• Acceptance Criteria
  • Incident Reports Summary
  • Conclusions and Recommendations
  • Final Resolution and Release
  • Associated Reference Documents
  • Appendices
  • History of Change
  • Document Approval

What makes PQ successful?

Successful PQ must demonstrate that the process and equipment do as established in the Design Qualification documents, (URS and FRS) online under normal manufacturing operations.

Performance qualification (PQ) execution can be initiated after completed the execution and approval of the Installation Qualification and Operational Qualification activities.

The performance qualification must be executed by experienced and trained power users as the system is being tested and released.

Performance Qualification protocol(s) should be approved before protocol execution to comply with the prospective validation approach.

A copy of the unexecuted protocol should be kept in the validation package.

The unexecuted protocol should be approved at least by the protocol author, system owner, and quality assurance representative.

The final report of the executed protocol should be signed at least by the tester and reviewed by the system owner and quality assurance representative.

A Performance Qualification (PQ) is NOT a Process Validation (PV).

Some people confuse performance qualification with process validation.  For more information about process validation, click here.

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More details on specific FDA expectations for PQ can be found in the guidance document below. httpss://

Three (3) options to create a Performance Qualification Protocol

Option 1. You can create a great protocol, using a template.

You can download a free sample of a validation template in .pdf format. 

To see the complete list of the most popular validation templates, click here.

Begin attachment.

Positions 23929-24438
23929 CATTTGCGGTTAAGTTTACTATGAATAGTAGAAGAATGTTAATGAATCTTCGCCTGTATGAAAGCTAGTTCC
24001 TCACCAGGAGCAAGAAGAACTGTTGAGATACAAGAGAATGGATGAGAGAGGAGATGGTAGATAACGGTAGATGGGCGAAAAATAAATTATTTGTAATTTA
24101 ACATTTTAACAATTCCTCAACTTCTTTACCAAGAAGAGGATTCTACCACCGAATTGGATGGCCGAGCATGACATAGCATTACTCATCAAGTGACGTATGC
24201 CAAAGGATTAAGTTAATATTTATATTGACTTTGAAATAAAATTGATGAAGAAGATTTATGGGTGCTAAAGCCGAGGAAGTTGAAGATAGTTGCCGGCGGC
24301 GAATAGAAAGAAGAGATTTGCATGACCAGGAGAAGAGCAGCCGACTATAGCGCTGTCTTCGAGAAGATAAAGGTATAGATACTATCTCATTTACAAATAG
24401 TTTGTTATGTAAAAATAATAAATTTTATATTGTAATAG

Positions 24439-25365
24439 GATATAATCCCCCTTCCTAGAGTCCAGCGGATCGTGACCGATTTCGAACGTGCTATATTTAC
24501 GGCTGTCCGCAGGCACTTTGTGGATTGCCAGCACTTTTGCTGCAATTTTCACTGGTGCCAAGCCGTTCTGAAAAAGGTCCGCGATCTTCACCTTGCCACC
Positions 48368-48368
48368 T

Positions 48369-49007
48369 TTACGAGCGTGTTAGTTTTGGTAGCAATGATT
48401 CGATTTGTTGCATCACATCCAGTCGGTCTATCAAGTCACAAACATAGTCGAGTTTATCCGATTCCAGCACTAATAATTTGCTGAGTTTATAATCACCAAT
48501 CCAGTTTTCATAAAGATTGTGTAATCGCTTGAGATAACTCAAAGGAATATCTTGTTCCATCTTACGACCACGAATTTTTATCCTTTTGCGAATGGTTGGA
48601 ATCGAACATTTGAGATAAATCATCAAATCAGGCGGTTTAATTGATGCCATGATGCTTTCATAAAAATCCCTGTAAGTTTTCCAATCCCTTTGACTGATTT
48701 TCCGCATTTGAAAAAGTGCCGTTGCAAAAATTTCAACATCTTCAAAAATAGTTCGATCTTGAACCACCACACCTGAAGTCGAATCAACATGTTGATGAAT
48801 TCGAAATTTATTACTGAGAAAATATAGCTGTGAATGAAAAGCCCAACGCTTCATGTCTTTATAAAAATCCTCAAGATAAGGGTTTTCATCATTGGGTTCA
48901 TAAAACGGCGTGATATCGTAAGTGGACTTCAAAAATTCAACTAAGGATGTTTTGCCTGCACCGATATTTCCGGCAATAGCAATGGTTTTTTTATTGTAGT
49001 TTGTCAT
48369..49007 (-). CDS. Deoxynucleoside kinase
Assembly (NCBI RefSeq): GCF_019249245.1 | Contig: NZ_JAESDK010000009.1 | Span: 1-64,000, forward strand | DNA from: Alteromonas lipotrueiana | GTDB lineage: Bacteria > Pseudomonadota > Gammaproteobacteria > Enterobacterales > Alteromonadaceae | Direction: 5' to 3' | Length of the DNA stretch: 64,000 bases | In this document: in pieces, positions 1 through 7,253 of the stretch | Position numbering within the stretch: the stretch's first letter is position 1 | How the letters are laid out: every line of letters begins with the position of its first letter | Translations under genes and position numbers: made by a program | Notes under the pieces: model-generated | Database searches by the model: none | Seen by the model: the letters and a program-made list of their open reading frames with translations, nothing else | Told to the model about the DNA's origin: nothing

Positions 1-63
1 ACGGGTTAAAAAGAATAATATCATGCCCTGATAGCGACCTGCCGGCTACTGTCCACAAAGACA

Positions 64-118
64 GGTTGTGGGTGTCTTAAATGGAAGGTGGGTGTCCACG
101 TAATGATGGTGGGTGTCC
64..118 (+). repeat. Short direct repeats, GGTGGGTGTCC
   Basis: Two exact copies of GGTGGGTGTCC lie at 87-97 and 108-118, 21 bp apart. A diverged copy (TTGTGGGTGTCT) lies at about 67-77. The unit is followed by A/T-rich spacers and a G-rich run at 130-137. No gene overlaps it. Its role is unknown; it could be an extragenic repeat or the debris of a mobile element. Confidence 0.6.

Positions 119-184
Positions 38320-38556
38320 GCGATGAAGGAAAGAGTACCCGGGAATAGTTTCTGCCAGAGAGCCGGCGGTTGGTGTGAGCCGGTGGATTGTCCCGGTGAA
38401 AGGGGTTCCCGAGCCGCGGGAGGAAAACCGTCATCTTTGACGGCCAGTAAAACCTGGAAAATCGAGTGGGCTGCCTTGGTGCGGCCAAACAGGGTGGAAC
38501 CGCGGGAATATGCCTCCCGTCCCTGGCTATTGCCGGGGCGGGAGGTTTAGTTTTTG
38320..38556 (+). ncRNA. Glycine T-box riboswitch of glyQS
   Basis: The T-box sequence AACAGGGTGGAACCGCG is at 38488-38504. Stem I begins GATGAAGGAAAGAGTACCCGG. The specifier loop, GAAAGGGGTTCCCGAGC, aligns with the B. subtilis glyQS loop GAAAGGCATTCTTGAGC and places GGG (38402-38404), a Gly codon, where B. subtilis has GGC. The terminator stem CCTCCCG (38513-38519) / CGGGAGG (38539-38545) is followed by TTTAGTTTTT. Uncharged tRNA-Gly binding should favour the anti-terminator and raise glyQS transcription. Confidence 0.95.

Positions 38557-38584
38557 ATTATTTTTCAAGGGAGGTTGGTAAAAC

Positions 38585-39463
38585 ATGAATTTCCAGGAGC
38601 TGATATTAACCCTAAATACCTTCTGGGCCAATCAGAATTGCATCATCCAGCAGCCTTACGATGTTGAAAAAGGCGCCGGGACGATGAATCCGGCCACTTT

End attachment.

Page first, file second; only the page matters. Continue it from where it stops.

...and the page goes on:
In addition, you can request a quotation to buy online a full validation template document in MS Word format that is completely editable, ready to fill, and adapt to your needs.

Option 2. We can bring you a formal training on how to create your own validation protocols using our template(s).

This option is recommended if you want to learn more about how to build a robust validation protocol. One of our expert(s) will provide online step-by-step training to your team (unlimited assistance) on how to build a reliable validation protocol using a template. You can improve your corporate validation procedures and policies incorporating our template sections.  It includes the template, an exam, and a training certificate for each assistant.  Request a quote now.

Option 3. We can create a customized performance qualification.

One of our expert(s) will create and prepare for you a customized validation protocol with the inputs and specific information of your company. It may include, online support in document creation, execution, or final reporting, Request a quote online.




Validation for drugs (finished pharmaceuticals and components) is a legally enforceable requirement under section 501(a)(2)(B) of the Act (21 U.S.C. 351(a)(2)(B)), which states the following:

“… a drug (including a drug contained in a medicated feed) shall be deemed to be adulterated if the methods used in, or the facilities or controls used for, its manufacture, processing, packing, or holding do not conform to or are not operated or administered in conformity with current good manufacturing practice to assure that such drug meets the requirement of the act as to the safety and has the identity and strength, and meets the quality and purity characteristics, which it purports or is represented to possess.”

Process validation for drugs (finished pharmaceuticals and components) is a legally enforceable requirement under section 501(a)(2)(B) of the Act (21 U.S.C. 351(a)(2)(B)), which states the following:

FDA regulations describing current good manufacturing practice (CGMP) for finished pharmaceuticals are provided in 21 CFR parts 210 and 211.

The CGMP regulations require that manufacturing processes be designed and controlled to assure that in-process material and the finished product meet predetermined quality requirements and do so consistently and reliably.